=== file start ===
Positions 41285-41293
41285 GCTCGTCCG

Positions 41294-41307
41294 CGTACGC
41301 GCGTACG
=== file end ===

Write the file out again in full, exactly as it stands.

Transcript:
Positions 41285-41293
41285 GCTCGTCCG

Positions 41294-41307
41294 CGTACGC
41301 GCGTACG